Book Review – Christmas with Tucker by Greg Kincaid

Thirteen-year-old George McCray relates a story of growing up on his grandparents’ small dairy farm in Kansas in the novel Christmas with Tucker by Greg Kincaid.  Most of the events in this novel (which is a prequel to A Dog Named Christmas) take place as a recalling of the second half of 1962, when George is in 6th grade and has recently lost his father in a tragic tractor accident.  Told from George’s point of view in past tense, George leads the reader through his realization that the events of life often break a lot of supposed rules, his family’s and his growth through the process, and the love and friendship received from his family, neighbors, and a beautiful red farm dog named Tucker.

The author describes feeling and characters’ relationship and thought processes very well.  Amazing descriptions abound in this novel that utilize all the sense and are written in such a way that evokes appropriately associated feelings from the reader.  (One example: “…its aroma…was a strong call to draw me out of bed, though I remained huddled in a cocoon of warm covers for a few more precious minutes” – page 31.)  This writing talent leads the reader to nod in agreement in certain parts, smile with joy in others, and feel the burden of loss and heavy nature of sadness in other parts.  The author also creates beautiful, unique images like “…clouds pass overhead like herds of galloping white stallions” (page 41).

Full of strong, loving, humorous, persevering, yet imperfect characters, Christmas with Tucker is a thoughtful page-turner that teaches lessons learned to the reader without being “hit-you-over-the-head” obvious.  The author teaches these lessons through a character’s example or through George’s reflection back on the times.  I particularly love some of the parenting tips I gleaned from the story.  George’s grandparents set a solid example of loving discipline and trust through the support and guidance they give to George.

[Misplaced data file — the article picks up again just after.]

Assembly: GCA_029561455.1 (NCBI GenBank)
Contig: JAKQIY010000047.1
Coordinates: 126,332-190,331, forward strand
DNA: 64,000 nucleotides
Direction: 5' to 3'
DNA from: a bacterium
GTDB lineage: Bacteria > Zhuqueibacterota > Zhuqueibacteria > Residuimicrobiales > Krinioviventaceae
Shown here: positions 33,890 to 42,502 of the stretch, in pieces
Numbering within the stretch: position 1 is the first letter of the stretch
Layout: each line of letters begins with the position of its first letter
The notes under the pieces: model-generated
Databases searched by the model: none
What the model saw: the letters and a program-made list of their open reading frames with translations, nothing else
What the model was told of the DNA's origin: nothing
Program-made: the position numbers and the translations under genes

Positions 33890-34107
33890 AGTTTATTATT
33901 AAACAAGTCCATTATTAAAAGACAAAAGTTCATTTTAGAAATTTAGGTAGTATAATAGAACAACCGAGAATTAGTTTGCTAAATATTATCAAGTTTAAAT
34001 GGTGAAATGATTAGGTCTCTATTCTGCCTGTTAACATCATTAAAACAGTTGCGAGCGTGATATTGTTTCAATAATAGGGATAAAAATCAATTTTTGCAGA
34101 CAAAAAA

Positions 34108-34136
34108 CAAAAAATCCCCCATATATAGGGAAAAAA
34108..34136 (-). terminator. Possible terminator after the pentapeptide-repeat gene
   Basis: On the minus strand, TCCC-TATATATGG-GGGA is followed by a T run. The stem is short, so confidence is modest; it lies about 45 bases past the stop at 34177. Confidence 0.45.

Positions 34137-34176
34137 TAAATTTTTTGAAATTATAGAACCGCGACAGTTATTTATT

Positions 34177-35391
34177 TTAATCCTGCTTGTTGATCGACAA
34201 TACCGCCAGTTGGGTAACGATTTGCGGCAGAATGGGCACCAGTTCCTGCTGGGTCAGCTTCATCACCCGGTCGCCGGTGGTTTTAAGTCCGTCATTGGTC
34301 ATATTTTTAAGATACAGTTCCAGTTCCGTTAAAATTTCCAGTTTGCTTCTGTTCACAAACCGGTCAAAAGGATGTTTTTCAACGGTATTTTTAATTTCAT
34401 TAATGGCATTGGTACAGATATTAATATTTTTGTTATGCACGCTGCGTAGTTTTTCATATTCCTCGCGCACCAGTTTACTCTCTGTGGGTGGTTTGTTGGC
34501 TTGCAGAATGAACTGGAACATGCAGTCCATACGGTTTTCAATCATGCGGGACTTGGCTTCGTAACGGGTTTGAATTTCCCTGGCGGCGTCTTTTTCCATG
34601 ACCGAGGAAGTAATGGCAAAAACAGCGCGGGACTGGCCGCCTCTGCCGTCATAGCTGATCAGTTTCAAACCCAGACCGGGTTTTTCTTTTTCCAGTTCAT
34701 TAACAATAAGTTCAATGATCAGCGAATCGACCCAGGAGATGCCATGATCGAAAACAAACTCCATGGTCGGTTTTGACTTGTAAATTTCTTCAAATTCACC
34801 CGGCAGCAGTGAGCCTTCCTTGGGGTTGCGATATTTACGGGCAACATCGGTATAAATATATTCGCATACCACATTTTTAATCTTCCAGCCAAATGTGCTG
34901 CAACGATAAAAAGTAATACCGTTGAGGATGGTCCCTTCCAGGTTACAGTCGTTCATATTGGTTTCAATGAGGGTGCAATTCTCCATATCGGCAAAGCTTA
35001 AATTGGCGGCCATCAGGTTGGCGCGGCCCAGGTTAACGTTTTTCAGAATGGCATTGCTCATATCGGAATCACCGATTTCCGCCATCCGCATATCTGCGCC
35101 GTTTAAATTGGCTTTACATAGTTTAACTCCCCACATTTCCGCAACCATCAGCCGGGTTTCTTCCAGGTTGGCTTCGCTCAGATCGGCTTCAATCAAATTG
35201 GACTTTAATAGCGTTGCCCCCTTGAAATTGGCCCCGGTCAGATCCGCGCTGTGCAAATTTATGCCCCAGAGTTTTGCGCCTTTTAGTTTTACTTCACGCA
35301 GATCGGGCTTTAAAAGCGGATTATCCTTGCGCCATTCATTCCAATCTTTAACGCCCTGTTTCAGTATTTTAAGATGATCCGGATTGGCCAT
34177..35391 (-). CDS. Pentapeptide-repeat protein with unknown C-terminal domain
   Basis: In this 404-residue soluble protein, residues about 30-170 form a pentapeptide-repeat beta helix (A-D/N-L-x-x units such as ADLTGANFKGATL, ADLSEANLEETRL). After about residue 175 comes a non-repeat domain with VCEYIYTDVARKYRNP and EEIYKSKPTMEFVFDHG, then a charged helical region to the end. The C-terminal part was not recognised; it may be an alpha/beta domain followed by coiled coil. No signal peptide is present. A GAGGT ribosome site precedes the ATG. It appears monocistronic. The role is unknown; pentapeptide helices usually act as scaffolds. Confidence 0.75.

Questions for you: Though this novel does not outwardly discuss religion, it is considered inspirational fiction. What other novels do you know that show Christian values without externally advertising as such? What other Christmas novels or novels with animals do you love?

Disclosure of Material Connection: I have not received any compensation for writing this post. I have no material connection to the brands, products, or services that I have mentioned. I am disclosing this in accordance with the Federal Trade Commission’s 16 CFR, Part 255: “Guides Concerning the Use of Endorsements and Testimonials in Advertising.”